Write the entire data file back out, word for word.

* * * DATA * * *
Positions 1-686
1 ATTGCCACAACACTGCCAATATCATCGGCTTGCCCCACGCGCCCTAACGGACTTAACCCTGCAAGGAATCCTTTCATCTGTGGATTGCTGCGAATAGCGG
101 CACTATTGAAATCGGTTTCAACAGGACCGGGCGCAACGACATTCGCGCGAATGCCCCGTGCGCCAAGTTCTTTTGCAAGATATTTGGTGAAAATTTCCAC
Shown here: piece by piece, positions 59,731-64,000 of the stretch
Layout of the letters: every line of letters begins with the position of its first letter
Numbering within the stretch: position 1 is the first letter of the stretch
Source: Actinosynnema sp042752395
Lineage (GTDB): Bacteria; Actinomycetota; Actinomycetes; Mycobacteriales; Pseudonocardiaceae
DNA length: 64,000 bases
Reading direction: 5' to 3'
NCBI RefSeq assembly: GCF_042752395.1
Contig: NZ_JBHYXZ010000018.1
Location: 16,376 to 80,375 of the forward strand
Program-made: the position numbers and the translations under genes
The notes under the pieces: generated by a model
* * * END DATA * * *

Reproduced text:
Positions 1-686
1 ATTGCCACAACACTGCCAATATCATCGGCTTGCCCCACGCGCCCTAACGGACTTAACCCTGCAAGGAATCCTTTCATCTGTGGATTGCTGCGAATAGCGG
101 CACTATTGAAATCGGTTTCAACAGGACCGGGCGCAACGACATTCGCGCGAATGCCCCGTGCGCCAAGTTCTTTTGCAAGATATTTGGTGAAAATTTCCAC
Shown here: piece by piece, positions 59,731-64,000 of the stretch
Layout of the letters: every line of letters begins with the position of its first letter
Numbering within the stretch: position 1 is the first letter of the stretch
Source: Actinosynnema sp042752395
Lineage (GTDB): Bacteria; Actinomycetota; Actinomycetes; Mycobacteriales; Pseudonocardiaceae
DNA length: 64,000 bases
Reading direction: 5' to 3'
NCBI RefSeq assembly: GCF_042752395.1
Contig: NZ_JBHYXZ010000018.1
Location: 16,376 to 80,375 of the forward strand
Program-made: the position numbers and the translations under genes
The notes under the pieces: generated by a model